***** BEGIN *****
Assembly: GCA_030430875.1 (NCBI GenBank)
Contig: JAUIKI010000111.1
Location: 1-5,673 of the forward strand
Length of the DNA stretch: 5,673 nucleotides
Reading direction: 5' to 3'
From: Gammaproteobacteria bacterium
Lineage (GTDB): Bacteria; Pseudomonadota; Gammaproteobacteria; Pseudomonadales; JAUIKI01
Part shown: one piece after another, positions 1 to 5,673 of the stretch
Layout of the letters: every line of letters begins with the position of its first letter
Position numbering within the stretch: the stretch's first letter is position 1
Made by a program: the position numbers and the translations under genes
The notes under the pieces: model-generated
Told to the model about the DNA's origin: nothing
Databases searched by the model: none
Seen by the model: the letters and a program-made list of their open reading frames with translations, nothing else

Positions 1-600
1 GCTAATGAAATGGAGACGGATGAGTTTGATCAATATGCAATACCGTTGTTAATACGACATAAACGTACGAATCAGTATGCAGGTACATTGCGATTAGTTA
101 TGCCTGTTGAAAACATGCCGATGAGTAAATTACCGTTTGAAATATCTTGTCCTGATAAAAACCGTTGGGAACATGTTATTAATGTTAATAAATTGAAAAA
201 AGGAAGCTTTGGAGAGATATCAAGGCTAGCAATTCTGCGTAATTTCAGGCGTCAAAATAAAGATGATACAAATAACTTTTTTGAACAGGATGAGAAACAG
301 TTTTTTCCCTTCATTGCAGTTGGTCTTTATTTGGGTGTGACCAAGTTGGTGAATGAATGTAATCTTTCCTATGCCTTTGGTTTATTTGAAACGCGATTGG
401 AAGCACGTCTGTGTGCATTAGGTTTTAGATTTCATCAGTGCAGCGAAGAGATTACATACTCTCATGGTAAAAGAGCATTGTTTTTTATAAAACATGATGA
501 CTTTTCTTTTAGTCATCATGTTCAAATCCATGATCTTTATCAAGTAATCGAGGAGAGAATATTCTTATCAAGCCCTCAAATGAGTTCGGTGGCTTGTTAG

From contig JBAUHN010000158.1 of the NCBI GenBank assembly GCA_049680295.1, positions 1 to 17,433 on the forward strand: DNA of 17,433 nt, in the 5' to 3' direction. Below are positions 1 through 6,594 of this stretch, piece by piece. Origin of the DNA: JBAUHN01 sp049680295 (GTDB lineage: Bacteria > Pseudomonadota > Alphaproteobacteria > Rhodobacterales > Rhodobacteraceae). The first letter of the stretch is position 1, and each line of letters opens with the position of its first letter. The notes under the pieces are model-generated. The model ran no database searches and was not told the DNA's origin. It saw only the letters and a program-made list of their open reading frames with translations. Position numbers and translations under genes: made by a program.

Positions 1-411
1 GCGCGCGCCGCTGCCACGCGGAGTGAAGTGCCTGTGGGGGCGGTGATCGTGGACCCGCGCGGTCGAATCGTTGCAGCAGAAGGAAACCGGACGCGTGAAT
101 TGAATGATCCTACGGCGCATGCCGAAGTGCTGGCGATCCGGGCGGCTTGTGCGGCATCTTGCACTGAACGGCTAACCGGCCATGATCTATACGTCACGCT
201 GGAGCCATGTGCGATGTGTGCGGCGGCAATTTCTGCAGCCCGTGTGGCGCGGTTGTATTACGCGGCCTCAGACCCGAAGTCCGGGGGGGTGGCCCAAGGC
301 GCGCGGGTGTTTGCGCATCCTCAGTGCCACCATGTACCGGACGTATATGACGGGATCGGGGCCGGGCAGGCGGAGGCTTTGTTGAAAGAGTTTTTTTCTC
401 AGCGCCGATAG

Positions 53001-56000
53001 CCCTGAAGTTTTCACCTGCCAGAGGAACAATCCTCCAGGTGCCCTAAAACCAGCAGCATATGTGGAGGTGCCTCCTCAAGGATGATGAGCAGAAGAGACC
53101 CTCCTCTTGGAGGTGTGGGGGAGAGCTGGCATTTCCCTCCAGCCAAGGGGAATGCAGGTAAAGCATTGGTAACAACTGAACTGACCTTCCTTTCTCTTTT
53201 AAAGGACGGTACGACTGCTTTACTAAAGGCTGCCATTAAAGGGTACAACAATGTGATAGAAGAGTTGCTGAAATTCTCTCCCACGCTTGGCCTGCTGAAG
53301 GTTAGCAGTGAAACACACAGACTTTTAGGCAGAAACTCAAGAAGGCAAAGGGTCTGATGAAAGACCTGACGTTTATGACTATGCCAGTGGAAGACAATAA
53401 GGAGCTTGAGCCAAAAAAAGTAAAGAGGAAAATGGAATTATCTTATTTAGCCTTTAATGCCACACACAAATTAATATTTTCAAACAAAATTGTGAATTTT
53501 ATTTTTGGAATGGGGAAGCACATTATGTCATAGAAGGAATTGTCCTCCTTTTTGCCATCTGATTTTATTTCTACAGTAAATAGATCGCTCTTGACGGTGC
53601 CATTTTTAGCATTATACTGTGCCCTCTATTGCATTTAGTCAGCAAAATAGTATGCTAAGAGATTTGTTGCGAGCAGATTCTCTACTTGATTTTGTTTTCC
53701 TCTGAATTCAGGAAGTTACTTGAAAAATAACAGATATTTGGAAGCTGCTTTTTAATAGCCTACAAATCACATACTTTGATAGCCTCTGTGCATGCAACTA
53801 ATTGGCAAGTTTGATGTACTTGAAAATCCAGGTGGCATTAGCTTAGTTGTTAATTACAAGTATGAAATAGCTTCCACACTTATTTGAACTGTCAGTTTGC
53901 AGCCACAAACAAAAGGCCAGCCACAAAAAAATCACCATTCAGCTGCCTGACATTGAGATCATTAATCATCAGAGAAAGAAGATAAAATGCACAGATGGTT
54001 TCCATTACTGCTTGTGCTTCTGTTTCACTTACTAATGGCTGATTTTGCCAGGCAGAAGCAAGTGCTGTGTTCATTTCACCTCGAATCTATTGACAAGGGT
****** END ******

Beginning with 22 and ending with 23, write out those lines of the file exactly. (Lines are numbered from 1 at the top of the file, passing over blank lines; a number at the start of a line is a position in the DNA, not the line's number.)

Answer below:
501 CTTTTCTTTTAGTCATCATGTTCAAATCCATGATCTTTATCAAGTAATCGAGGAGAGAATATTCTTATCAAGCCCTCAAATGAGTTCGGTGGCTTGTTAG

From contig JBAUHN010000158.1 of the NCBI GenBank assembly GCA_049680295.1, positions 1 to 17,433 on the forward strand: DNA of 17,433 nt, in the 5' to 3' direction. Below are positions 1 through 6,594 of this stretch, piece by piece. Origin of the DNA: JBAUHN01 sp049680295 (GTDB lineage: Bacteria > Pseudomonadota > Alphaproteobacteria > Rhodobacterales > Rhodobacteraceae). The first letter of the stretch is position 1, and each line of letters opens with the position of its first letter. The notes under the pieces are model-generated. The model ran no database searches and was not told the DNA's origin. It saw only the letters and a program-made list of their open reading frames with translations. Position numbers and translations under genes: made by a program.